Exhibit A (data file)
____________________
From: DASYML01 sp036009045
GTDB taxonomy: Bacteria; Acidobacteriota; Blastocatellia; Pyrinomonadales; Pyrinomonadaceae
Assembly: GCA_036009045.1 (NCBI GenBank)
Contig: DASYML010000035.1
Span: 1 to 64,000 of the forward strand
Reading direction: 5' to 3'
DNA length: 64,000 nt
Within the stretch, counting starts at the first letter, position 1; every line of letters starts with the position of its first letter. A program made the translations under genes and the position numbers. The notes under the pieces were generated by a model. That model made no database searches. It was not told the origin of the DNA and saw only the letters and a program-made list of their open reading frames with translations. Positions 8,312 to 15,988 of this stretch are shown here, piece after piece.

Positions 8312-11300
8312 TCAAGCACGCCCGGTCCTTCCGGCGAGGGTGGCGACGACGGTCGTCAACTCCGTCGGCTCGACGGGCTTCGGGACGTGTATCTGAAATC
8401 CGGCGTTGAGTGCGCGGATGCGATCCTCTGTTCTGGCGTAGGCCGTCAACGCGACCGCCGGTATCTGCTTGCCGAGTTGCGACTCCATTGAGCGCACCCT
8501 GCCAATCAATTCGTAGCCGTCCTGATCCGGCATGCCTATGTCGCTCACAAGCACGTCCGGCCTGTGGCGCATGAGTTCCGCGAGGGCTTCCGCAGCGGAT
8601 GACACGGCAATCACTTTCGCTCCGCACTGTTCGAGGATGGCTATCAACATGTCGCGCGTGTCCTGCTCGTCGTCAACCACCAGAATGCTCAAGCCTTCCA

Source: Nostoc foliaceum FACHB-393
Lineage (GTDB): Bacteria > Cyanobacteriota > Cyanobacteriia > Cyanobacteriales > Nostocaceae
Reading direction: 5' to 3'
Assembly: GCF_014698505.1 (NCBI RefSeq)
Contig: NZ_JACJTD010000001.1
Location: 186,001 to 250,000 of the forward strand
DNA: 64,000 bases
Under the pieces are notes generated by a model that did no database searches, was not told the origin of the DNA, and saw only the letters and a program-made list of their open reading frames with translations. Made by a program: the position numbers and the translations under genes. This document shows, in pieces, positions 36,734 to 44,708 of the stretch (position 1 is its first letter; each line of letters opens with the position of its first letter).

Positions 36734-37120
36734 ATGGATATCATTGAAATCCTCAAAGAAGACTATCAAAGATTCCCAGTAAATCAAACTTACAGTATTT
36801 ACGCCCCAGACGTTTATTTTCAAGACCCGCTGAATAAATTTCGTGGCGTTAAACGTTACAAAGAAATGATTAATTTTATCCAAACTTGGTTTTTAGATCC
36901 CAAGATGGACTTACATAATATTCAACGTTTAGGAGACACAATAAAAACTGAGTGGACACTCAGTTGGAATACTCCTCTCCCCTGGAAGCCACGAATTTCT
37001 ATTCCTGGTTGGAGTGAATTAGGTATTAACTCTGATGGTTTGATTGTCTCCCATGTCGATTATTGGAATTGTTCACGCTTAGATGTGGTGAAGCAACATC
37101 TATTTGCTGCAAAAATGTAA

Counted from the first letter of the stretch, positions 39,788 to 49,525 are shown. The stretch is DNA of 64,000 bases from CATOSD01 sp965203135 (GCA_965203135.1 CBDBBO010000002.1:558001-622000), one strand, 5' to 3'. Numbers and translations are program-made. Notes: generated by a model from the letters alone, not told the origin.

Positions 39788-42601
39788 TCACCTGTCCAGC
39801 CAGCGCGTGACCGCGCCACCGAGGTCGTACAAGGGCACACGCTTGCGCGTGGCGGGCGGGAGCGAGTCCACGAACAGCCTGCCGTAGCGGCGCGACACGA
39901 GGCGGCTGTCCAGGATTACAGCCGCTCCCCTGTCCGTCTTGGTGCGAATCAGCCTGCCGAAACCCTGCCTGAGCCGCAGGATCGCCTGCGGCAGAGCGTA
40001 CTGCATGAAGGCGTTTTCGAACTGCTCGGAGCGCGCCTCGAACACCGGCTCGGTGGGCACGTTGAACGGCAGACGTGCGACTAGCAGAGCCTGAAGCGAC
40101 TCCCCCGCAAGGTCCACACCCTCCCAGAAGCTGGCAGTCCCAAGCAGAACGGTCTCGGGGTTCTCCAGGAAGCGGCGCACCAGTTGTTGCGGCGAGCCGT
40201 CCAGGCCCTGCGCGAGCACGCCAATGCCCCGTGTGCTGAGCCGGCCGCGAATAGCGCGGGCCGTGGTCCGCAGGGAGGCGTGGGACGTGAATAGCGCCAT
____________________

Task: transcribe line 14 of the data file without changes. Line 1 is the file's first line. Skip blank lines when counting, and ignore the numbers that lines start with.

Source: Nostoc foliaceum FACHB-393